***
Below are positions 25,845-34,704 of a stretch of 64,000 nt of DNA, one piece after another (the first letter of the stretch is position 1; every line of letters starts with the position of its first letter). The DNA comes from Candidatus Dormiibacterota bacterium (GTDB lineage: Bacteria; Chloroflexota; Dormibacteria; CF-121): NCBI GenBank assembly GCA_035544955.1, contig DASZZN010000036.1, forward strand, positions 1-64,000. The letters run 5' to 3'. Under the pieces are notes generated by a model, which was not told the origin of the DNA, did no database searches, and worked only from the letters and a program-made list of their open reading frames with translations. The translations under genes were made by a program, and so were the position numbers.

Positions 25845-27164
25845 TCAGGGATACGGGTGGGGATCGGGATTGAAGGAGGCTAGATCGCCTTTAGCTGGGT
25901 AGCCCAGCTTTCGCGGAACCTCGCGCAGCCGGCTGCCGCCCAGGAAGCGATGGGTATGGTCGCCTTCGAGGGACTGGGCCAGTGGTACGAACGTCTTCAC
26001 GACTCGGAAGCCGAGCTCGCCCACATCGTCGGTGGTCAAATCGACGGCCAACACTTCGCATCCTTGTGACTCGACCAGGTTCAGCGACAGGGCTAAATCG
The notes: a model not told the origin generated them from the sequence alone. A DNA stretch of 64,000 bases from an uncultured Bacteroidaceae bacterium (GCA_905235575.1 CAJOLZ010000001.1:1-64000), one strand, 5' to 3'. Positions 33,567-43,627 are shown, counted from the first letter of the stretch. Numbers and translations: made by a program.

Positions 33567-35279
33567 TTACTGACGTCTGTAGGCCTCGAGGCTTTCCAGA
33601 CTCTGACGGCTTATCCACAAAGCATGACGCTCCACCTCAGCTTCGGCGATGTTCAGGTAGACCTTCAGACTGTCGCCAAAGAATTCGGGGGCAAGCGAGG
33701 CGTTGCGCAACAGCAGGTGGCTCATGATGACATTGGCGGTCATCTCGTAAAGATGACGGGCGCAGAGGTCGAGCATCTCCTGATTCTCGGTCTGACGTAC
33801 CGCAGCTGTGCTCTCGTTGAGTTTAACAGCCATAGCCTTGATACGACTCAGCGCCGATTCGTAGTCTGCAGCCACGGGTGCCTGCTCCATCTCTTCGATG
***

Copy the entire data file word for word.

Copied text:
Below are positions 25,845-34,704 of a stretch of 64,000 nt of DNA, one piece after another (the first letter of the stretch is position 1; every line of letters starts with the position of its first letter). The DNA comes from Candidatus Dormiibacterota bacterium (GTDB lineage: Bacteria; Chloroflexota; Dormibacteria; CF-121): NCBI GenBank assembly GCA_035544955.1, contig DASZZN010000036.1, forward strand, positions 1-64,000. The letters run 5' to 3'. Under the pieces are notes generated by a model, which was not told the origin of the DNA, did no database searches, and worked only from the letters and a program-made list of their open reading frames with translations. The translations under genes were made by a program, and so were the position numbers.

Positions 25845-27164
25845 TCAGGGATACGGGTGGGGATCGGGATTGAAGGAGGCTAGATCGCCTTTAGCTGGGT
25901 AGCCCAGCTTTCGCGGAACCTCGCGCAGCCGGCTGCCGCCCAGGAAGCGATGGGTATGGTCGCCTTCGAGGGACTGGGCCAGTGGTACGAACGTCTTCAC
26001 GACTCGGAAGCCGAGCTCGCCCACATCGTCGGTGGTCAAATCGACGGCCAACACTTCGCATCCTTGTGACTCGACCAGGTTCAGCGACAGGGCTAAATCG
The notes: a model not told the origin generated them from the sequence alone. A DNA stretch of 64,000 bases from an uncultured Bacteroidaceae bacterium (GCA_905235575.1 CAJOLZ010000001.1:1-64000), one strand, 5' to 3'. Positions 33,567-43,627 are shown, counted from the first letter of the stretch. Numbers and translations: made by a program.

Positions 33567-35279
33567 TTACTGACGTCTGTAGGCCTCGAGGCTTTCCAGA
33601 CTCTGACGGCTTATCCACAAAGCATGACGCTCCACCTCAGCTTCGGCGATGTTCAGGTAGACCTTCAGACTGTCGCCAAAGAATTCGGGGGCAAGCGAGG
33701 CGTTGCGCAACAGCAGGTGGCTCATGATGACATTGGCGGTCATCTCGTAAAGATGACGGGCGCAGAGGTCGAGCATCTCCTGATTCTCGGTCTGACGTAC
33801 CGCAGCTGTGCTCTCGTTGAGTTTAACAGCCATAGCCTTGATACGACTCAGCGCCGATTCGTAGTCTGCAGCCACGGGTGCCTGCTCCATCTCTTCGATG